“One of the kids said, ‘That baby owes his life to Youth Tour,’” Dempsey says.
The next 50 years
While the next generation is being born, the current one is continuing the Youth Tour legacy of dreaming big and achieving bigger. Alexandria Witt was so influenced by her Youth Tour and YLC experiences in 2009 that when the time came for summer internships in college, she ended up at NRECA―three times.
“During my internship hunt, I had two criteria: I wanted to contribute to a mission I believed was valuable, and I wanted to immerse myself in a work environment that would encourage me to grow professionally,” says Witt, who was sponsored by Crawford Electric Cooperative based in Bourbon, Mo. “NRECA offered the perfect balance of both an admirable purpose and positive stimulation.”
Her first summer was spent in the public relations division and her second with the employee benefits communications team. After her 2013 graduation from Truman State University in Kirksville, Mo., with a bachelor’s degree in political science and communication, Witt was offered a unique opportunity by NRECA CEO Jo Ann Emerson, who also hails from Missouri: to work as a summer project assistant in the office of the CEO and the government relations department.
“I remember feeling a huge sense of relief for finally being able to answer the dreaded question, ‘What are you doing after graduation?’” Witt says. “So many of my friends were unsure about their future plans, but I was ‘going home’ to people I knew and loved working with. I would probably still be at NRECA if I hadn’t been accepted to graduate school in London.”
That’s the London School of Economics & Political Science, where she’s studying for a master’s degree in politics and communication. Across time, and now an ocean, Witt says she and her friends from Youth Tour still make an effort to keep in touch and visit. That’s just one reason she developed such a loyalty toward the program, loyalty that led her to help with Youth Tour and YLC activities during each of her internships.
“Youth Tour was a real example of the power of grassroots activism,” Witt says. “As I enter my professional career, I am constantly reminded of the importance of member empowerment, and I have Youth Tour and cooperatives to thank for teaching me that.”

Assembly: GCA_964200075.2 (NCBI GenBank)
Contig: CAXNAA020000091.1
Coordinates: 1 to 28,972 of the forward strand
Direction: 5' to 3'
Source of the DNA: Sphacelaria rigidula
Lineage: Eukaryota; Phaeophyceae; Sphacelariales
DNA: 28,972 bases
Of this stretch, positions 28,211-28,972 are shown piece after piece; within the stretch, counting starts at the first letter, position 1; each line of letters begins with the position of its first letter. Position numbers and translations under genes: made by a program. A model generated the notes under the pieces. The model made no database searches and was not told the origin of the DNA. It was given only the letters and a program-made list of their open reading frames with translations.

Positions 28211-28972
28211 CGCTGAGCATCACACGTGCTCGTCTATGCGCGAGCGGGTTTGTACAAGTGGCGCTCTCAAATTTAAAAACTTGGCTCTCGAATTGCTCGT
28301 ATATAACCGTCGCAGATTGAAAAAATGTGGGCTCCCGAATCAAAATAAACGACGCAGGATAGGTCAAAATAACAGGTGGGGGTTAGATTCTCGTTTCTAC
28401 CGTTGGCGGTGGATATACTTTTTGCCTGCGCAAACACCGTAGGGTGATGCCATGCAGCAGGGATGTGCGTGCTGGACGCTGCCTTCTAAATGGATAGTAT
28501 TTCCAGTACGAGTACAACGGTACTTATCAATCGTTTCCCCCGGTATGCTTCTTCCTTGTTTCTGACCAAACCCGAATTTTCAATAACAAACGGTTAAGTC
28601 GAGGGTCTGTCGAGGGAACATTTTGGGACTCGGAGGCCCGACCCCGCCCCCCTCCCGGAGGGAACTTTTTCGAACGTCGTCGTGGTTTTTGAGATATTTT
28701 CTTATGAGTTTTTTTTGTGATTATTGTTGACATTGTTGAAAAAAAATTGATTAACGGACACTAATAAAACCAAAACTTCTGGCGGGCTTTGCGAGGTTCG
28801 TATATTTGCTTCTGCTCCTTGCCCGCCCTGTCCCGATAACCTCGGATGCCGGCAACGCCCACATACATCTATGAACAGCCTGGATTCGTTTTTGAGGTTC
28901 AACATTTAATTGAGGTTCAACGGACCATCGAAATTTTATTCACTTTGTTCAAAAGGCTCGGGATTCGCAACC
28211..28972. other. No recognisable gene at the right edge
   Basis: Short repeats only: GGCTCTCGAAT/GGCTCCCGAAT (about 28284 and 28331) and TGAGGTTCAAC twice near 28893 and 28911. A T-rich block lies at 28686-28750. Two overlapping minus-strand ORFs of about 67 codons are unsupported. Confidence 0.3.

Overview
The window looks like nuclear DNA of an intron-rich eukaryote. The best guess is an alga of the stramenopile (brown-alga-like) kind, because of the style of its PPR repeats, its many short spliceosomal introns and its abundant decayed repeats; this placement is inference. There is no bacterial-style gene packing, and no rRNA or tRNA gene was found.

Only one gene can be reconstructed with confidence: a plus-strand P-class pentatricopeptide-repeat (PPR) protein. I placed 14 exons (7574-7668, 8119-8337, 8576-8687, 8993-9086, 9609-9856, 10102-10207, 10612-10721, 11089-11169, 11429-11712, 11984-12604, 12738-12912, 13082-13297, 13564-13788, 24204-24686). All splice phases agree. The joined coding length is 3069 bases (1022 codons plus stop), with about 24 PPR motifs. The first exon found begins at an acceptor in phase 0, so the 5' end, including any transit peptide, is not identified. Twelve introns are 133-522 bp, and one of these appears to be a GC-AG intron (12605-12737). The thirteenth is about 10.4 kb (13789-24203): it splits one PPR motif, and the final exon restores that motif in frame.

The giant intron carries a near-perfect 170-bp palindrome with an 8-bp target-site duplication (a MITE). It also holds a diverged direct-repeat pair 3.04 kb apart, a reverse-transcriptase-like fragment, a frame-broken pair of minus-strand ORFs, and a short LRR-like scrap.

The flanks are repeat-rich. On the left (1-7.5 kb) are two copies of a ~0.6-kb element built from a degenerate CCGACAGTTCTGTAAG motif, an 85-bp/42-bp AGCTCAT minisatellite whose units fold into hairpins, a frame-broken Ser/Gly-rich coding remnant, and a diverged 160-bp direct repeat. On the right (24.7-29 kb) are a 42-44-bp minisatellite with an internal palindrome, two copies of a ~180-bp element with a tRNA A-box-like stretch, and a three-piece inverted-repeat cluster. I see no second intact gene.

‘Are we there yet?’
While Witt is poised to enter the working world, Olivia Velasquez is preparing to make her mark. Sponsored by Hancock-Wood Electric Cooperative in North Baltimore, Ohio, she was the 2014 spokesperson for the YLC, which means she spoke during a general session of the 2014 NRECA Annual Meeting in Nashville in March.
Youth Tour and YLC, she says, have opened her mind to all the possibilities that await her.
“I’ve always thought of myself as kind of outgoing, but I never realized how you can be different kinds of a leader, like what we did for Catie with the T-shirts,” Velasquez says, referencing a fundraising project for a former YLC-er whose father suddenly passed away. YLC students purchased T-shirts this year, and some even sold them locally to their sponsoring co-ops, and the money went to help Catie and her brother go to college.
“It’s inspiring, and it made me aspire to something bigger,” she says. “I never thought I’d go to Washington, D.C., but I can now see myself maybe working for NRECA or any big job. I feel like I have more opportunity now.”
For now, Velasquez is keeping her options open as she heads into her final year at Pandora-Gilboa High School in Pandora, Ohio. She’s thinking about biology and public speaking―a talent that’s evident after speaking to thousands of people at the NRECA Annual Meeting, an experience she says was intimidating.
“I’ve never spoken in front of that many people before. It was really nice having the [co-op] board there for support, and having the YLC too. Having them cheer me on made me really feel like I was speaking for them, and I was, so that was really cool,” she says.
Her speech was titled “Are We There Yet?” and explored life as a continuous journey.
“Youth Tour showed me that we will never finally be ‘there,’” she told the audience. “Instead, we must continually ask ourselves questions, listen to others, and make adjustments in the directions to get us all ‘there’ together. But in the end, progress is our destination.”
Like Witt, Velasquez says she expects to have lifelong friends thanks to Youth Tour and YLC. And what makes the program so special and enduring is the investment in the students who participate.
“There are a lot of trips you can take, and they favor people with money,” she says. “They don’t focus on the kids.” Youth Tour is on the opposite end of that spectrum, and not just because the trip is free.
“Everyone who’s helped out with us, whether in the state or nationally, they’re all very passionate about it, and they realize if they invest their time in the children, the children will invest their time in it themselves later,” Velasquez says.
That’s something unique about electric co-ops in general.
“The co-op isn’t saying, ‘Hey, we want to make money from you, so buy some electricity,’” Velasquez said. “They’re saying, ‘I want you to go as far as you can in your life, and I really do care about you.’”